Russia: Consumption Recovery Stalls In September

The 3.0% YoY drop of retail trade in September underpins the halt in the post-COVID recovery, which we also observe on the corporate side. The good news is that the hiccup in consumption likely reflects a higher savings rate rather than a deterioration in the income trend. The bad news is that consumers may remain cautious well into 4Q20.

Crowds at the Moremoll shopping center in Sochi, Russia

Consumption recovery keeps stalling

In September, retail trade was down 3.0% year-on-year, which is a deterioration compared to the 2.7% YoY drop seen in August, and a disappointment relative to both the -2.1% YoY consensus and our more cautious -2.5% YoY outlook. Here are the main observations:

  • We do not take the deepening retail trade drop in September as a sign of material deterioration in consumer strength. To remind, the opportunity to travel to Turkey and several other resort destinations has been reopened to Russians since mid-August, which may have resulted in a 2-4 percentage point drag on the local demand.
  • Income trend remains in check, with the unemployment rate dropping unexpectedly by 0.1ppt to 6.3%, with the number of officially employed staying flat at 70.5 million. Real wage growth in September disappointed but remained positive at +0.1% YoY after +2.9% YoY in August (the latter number has been upgraded from 2.3%). The real disposable income drop recovered from -8.0% YoY in 2Q20 to -4.8% YoY on massive social support: non-pension social benefits were up 40-45% YoY in 3Q20, and the overall budget fulfillment despite moderation in spending growth remains socially focused. Overall social benefits (including pensions) account for around 22% of the household income structure. We suspect that income from entrepreneurship (SMEs) and property, which normally accounts for 10% of household income, remained a drag on the statistics.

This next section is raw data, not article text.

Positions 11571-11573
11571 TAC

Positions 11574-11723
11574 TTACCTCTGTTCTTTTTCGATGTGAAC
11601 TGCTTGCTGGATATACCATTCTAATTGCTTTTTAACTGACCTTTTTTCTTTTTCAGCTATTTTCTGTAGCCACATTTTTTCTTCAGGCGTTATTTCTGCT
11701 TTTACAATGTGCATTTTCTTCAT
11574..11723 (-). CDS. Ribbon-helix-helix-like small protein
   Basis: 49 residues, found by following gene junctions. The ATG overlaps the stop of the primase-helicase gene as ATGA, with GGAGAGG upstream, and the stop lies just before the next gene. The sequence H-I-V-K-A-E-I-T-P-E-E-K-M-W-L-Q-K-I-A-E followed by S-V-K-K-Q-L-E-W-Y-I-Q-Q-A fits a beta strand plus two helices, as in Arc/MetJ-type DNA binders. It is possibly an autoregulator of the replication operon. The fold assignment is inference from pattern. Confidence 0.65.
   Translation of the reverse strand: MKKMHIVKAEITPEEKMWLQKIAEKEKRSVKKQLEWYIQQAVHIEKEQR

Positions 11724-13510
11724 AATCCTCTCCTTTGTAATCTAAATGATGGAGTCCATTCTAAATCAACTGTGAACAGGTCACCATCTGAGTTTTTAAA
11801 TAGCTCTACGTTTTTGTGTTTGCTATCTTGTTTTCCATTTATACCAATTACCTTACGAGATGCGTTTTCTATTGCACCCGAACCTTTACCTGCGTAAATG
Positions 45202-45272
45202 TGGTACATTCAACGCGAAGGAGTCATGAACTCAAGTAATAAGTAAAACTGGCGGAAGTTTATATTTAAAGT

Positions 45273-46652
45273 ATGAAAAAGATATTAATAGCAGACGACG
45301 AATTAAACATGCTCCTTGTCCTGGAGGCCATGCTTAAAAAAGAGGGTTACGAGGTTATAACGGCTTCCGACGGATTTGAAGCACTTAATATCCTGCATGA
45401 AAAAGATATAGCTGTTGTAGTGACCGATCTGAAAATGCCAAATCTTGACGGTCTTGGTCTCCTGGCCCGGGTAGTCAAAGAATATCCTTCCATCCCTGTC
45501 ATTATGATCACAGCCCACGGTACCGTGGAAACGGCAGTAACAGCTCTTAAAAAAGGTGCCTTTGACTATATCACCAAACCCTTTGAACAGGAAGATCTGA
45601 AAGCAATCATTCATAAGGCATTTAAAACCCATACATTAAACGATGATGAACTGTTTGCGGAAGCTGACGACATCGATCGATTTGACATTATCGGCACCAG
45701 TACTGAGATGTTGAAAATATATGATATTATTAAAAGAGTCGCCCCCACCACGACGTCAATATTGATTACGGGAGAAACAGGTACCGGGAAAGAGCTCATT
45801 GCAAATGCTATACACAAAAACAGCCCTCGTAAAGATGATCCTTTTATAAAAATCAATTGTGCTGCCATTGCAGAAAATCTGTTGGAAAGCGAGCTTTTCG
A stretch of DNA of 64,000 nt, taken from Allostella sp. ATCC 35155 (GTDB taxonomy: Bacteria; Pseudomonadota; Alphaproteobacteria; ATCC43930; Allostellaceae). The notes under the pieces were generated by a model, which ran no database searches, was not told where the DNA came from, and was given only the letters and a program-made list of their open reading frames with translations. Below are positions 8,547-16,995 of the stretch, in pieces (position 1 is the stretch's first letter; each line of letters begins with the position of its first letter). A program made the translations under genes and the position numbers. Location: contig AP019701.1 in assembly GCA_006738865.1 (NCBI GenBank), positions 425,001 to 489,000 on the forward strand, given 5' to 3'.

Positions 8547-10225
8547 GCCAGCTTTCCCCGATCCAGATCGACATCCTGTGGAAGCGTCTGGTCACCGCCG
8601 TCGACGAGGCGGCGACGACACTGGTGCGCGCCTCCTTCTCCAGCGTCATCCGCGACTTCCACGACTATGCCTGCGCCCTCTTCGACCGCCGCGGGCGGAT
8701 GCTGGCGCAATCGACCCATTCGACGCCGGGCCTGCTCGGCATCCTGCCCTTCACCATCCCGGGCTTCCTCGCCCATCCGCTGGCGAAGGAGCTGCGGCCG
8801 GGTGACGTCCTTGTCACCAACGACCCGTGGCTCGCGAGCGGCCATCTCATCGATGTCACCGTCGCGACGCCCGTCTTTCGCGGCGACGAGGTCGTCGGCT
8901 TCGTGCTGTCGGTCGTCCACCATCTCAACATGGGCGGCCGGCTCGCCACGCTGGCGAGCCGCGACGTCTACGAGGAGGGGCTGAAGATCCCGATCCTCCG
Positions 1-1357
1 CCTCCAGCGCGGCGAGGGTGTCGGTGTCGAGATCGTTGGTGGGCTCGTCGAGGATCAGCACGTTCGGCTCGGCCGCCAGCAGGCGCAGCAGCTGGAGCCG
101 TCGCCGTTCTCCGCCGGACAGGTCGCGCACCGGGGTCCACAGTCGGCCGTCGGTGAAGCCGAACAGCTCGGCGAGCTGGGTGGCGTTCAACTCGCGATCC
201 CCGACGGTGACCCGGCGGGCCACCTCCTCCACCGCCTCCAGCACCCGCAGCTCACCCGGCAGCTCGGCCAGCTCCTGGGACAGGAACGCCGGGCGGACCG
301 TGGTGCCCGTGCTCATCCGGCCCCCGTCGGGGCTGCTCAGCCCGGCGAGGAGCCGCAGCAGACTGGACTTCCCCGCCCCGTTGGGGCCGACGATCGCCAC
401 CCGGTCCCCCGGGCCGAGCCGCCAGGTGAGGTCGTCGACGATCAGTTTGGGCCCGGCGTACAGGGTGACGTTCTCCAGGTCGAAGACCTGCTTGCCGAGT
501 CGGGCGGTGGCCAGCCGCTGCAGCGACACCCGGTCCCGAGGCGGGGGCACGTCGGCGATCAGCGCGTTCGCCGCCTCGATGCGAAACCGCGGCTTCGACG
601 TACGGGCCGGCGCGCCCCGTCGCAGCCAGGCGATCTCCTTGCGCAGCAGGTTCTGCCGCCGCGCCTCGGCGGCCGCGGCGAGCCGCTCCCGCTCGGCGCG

• Consumption remains supported by the banking sector. Retail lending continued to accelerate in September, largely driven by the mortgage segment, but consumer loans, according to Bank of Russia data, are also growing, which should be supportive of retail trade.
  • In part, the September hiccup in retail trade may reflect an increasing savings rate. Retail funding base also did not deteriorate, with ruble deposit growth accelerating from 10.5% YoY in August to 10.8% YoY in September, and overall retail deposits growing 6.8% YoY (net of FX revaluation), in line with August. Households sold around US$0.6 billion of FX in September amid RUB weakness, but at the same time bought around US$0.8bn of equities, exceeding the August number. Overall, Russian households bought around US$5.0bn worth of equities in the last 12 months (vs. around US$0.7bn for the whole 2019) suggesting excess savings in the affluent household segment. According to our estimates, around US$37bn this year will be saved by local households on the lack of outward tourism, with only 50-70% of that sum channeled into local consumption, with the rest saved or invested.
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